Doctor of Philosophy
In recent years, there has been a tremendous increase in the interest of applying techniques of deterministic optimization to stochastic settings, largely motivated by problems that come from machine learning domains. A natural question that arises in light of this interest is the extent to which iterative algorithms designed for deterministic (nonlinear, possibly non-convex) optimization must be modified in order to properly make use of inherently random information about a problem.This thesis is concerned with exactly this question, and adapts the model-based trust-region framework of derivative-free optimization (DFO) for use in situations where objective function values or the set of points selected by an algorithm to be objectively evaluated are random.In the first part of this thesis, we consider an algorithmic framework called STORM (STochastic Optimization with Random Models), which as an iterative method, is essentially identical to model-based trust-region methods for smooth DFO. However, by imposing fairly general probabilistic conditions related to the concept of fully-linearity on objective function models and objective function estimates, we prove that iterates of algorithms in the STORM framework exhibit almost sure convergence to first-order stationary points for a broad class of unconstrained stochastic functions. We then show that algorithms in the STORM framework enjoy the canonical rate of convergence for unconstrained non-convex optimization. Throughout the thesis, examples are provided demonstrating how the mentioned probabilistic conditions might be satisfied through particular choices of model-building and function value estimation.In the second part of the thesis, we consider a framework called manifold sampling, intended for unconstrained DFO problems where the objective is nonsmooth, but enough is known a priori about the structure of the nonsmoothness that one can classify a given queried point as belonging to a certain smooth manifold of the objective surface. We particularly examine the case of sums of absolute values of (non-convex) black-box functions. Although we assume in this work that the individual black-box functions can be deterministically evaluated, we consider a variant of manifold sampling wherein random queries are made in each iteration to enhance the algorithm's ``awareness" of the diversity of manifolds in a neighborhood of a current iterate. We then combine the ideas of STORM and manifold sampling to yield a practical algorithm intended for non-convex $\ell_1$-regularized empirical risk minimization.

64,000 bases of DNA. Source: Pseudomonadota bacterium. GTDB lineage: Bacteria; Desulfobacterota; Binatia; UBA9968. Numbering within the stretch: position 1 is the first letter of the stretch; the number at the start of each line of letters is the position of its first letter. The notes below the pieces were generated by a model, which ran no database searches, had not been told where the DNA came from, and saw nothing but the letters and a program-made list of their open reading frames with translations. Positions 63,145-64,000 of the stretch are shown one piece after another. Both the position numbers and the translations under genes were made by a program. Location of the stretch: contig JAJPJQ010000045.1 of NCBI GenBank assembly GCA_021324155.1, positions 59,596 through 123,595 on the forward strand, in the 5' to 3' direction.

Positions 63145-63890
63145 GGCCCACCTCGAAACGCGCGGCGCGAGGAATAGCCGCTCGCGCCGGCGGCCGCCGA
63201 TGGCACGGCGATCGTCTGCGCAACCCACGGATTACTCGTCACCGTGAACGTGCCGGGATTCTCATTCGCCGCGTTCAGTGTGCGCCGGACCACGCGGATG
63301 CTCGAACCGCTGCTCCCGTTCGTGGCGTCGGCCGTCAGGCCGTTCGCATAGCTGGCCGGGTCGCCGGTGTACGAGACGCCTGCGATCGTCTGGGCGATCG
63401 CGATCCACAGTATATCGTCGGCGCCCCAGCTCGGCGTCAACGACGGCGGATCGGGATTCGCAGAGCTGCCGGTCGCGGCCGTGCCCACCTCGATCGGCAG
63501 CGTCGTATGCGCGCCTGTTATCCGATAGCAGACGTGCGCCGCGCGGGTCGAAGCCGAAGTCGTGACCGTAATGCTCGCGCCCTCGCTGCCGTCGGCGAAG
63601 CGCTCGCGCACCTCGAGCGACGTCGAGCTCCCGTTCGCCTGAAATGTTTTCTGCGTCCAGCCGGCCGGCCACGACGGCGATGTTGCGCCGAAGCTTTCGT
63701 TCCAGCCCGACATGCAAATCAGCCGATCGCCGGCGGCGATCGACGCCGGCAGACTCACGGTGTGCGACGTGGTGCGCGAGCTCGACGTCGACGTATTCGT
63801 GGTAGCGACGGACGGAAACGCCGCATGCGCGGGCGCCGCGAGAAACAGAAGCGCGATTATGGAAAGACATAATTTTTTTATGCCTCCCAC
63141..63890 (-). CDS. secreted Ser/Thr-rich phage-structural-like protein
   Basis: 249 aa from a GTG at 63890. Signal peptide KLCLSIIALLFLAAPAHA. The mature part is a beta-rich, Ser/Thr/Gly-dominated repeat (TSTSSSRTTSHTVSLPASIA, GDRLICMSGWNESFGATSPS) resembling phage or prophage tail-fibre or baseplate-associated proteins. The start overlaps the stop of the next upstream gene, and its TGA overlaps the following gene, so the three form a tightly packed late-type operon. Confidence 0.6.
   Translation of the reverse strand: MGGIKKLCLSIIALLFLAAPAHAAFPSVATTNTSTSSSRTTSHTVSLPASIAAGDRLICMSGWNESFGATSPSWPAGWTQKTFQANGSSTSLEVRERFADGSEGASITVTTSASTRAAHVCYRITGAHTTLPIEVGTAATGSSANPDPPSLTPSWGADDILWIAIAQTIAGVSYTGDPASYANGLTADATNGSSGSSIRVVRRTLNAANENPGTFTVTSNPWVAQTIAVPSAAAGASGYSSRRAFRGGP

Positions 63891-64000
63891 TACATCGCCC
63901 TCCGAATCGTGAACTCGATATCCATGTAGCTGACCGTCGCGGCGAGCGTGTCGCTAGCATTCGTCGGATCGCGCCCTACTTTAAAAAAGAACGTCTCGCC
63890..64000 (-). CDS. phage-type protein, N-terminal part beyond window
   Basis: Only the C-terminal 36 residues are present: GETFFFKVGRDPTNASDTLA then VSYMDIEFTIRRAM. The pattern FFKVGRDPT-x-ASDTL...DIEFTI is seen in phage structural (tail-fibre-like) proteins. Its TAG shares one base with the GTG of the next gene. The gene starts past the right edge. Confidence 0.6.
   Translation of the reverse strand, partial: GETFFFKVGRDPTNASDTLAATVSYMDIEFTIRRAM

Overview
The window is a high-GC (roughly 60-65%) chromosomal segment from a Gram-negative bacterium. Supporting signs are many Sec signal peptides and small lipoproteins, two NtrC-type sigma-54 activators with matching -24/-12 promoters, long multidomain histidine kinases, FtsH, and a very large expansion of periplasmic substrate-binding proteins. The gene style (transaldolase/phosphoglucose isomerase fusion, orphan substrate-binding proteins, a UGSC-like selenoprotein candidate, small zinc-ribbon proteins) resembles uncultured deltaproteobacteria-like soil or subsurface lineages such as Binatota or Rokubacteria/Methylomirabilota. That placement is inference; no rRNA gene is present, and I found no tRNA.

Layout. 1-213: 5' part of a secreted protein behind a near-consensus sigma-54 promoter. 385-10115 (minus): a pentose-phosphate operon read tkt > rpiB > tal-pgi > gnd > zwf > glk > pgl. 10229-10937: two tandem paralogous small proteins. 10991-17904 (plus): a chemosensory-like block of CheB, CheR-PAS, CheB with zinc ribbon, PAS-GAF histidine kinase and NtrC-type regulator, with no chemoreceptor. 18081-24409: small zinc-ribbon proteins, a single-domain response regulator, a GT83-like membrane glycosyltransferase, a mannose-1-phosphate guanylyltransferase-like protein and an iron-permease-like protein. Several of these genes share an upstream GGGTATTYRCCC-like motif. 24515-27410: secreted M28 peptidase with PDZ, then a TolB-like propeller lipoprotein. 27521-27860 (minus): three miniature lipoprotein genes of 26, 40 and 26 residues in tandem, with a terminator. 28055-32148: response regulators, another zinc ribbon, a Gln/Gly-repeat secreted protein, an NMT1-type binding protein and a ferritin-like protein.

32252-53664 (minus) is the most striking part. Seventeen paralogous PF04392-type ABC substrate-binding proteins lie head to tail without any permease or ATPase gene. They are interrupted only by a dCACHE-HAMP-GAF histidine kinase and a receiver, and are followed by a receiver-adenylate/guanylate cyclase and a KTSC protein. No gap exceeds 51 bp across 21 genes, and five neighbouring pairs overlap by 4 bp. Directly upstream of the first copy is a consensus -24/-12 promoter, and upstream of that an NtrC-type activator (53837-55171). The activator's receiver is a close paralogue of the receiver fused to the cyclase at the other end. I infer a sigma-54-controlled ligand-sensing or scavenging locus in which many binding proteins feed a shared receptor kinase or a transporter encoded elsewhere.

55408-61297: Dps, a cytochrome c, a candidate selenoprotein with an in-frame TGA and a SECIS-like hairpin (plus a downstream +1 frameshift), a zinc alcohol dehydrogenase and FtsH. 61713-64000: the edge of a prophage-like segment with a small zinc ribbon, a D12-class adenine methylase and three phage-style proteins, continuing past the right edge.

Menickelly, Matthew Joseph, "Random Models in Nonlinear Optimization" (2017). Theses and Dissertations. 2957.